Queue (data structure)

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In computer science , a queue ( English queue [ kju ]) describes a frequently used data structure . It is used to temporarily store objects in a sequence before they are processed further.

Working principle

In contrast to the ring buffer described later, a queue can hold any number of objects and returns them in the order in which they were inserted. For this purpose, queues provide the operations

  • enqueue to add an object and
  • dequeue ready to retrieve and remove an object.

While the queue (per axiom ) accepts an infinite number of objects, the ring buffer can overflow when it is exhausted, for which processing must be agreed, see also below .

The principle of First In - First Out ( FIFO for short , German first in - first out ) is used, i.e. dequeue always returns the object from the queue which of the objects still in the queue is the first enqueue was put into it.


You can think of a queue as a queue of customers at a till. The last person to stand in line will also be served last. Conversely, the person who queued first will be served first.

Queue algorithm Representation of a queue with FIFO (First In First Out) property

With enter a new value ( 3 ) is added to the queue, and with leave the longest saved element ( 37 ) is removed. The only read access is done with front and returns the first saved element of the queue (here in example 37 , of course under the assumption that the leave operation has not yet been carried out!).


The pipe used for interprocess communication is one of the most important applications for queuing.

Queues also allow slow external devices, e.g. B. printer, decoupled from program processing. After a print job has been placed in the queue, the job is signaled to the program as "printed", but the job is actually only carried out later when the device is available.

Queues are also often used to transfer data between asynchronous processes in distributed systems , i.e. when data has to be buffered before further processing. Access is via APIs anchored in the operating system . The size of the queue is limited by the operating system.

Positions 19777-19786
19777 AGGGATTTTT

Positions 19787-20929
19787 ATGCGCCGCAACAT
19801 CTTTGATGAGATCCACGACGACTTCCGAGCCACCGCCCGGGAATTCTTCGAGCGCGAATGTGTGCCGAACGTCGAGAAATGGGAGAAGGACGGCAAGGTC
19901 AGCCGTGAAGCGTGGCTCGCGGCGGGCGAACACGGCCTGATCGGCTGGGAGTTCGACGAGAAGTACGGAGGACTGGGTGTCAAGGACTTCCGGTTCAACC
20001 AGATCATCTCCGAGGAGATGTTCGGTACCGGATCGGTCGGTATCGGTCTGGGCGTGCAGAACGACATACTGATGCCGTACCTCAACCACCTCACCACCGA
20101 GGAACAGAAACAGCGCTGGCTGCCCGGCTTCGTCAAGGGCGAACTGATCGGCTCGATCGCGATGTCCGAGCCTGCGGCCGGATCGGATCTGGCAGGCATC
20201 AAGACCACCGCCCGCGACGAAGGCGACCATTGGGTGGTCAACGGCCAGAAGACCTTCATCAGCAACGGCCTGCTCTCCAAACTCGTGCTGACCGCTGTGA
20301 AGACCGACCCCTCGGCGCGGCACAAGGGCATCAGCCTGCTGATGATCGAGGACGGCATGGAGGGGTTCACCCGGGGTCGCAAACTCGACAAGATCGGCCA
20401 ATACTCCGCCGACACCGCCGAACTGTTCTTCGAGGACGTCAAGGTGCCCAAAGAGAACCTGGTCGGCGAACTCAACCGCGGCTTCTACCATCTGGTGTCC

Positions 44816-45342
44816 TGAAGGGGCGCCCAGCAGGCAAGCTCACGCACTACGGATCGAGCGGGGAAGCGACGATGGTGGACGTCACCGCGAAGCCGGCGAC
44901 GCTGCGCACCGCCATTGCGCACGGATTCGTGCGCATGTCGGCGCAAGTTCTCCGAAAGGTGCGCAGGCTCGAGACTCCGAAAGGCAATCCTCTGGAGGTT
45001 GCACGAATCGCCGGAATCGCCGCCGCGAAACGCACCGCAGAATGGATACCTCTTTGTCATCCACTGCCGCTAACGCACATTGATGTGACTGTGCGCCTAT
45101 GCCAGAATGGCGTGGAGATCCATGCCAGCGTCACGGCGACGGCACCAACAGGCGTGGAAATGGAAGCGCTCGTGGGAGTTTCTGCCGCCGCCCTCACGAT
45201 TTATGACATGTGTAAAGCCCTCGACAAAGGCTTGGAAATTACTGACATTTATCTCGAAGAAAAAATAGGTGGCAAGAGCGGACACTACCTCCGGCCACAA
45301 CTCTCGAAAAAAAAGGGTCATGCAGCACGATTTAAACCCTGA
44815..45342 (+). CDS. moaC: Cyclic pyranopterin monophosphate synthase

Graphic user interfaces buffer mouse and keyboard events in a so-called "Message Queue" according to the FIFO principle, i. H. in the order of their appearance. They then forward these to the correct processes, depending on the position and input focus.

A queue can also be used for parallelization. Think of it like a post office with multiple counters for a queue. In this way, tasks can be set that will later be processed in parallel.

Implementation as a ring buffer

Ring buffer with in pointer and out pointer. Unread items are shown in green, read items in orange and emptied items in gray. The direction in which the buffer is filled is also displayed.

Queues are often implemented as ring buffers with a pointer each to the beginning (in pointer) and end (out pointer). The special feature of the ring buffer is that it has a fixed size. The in pointer points to the first free element in the array that represents the ring buffer, and the out pointer to the first occupied element in the array. In contrast to the array, the oldest contents are overwritten when the buffer is full and further elements are stored in the ring buffer. An implementation of the ring buffer should either signal a buffer overflow or provide additional storage space if the ring buffer is full . In other cases the overwriting of old elements of the queue and thus the loss of data may be deliberate.

Typically, keyboard entries on a PC are implemented using a ring buffer. Inputs are initially received asynchronously in the interrupt procedure and stored as raw data in the keyboard buffer, then called up in the program sequence using the API function. When the pointer to the end reaches the pointer to the beginning and both pointers become identical, the buffer is empty. In the opposite case, the buffer is full, the relevant input is rejected in the interrupt and signaled acoustically.

Even modern flight recorders in the aircraft are usually based on a ring buffer, so after a crash only the measured values ​​recorded in the last few days or the voice recordings recorded in the last minutes of the flight are available.

Relationship with stacks

Queues can be thought of as stacks of books that are filled from below; accordingly, there are implementations that make no fundamental difference between stacks and queues. The read end of a queue is fixed in REXX ; PUSHEntries stored with are read according to the LIFO principle ( L ast I n - F irst O ut), entries QUEUEstored with according to the FIFO principle. Queues are particularly interesting for interprocess communication.

See also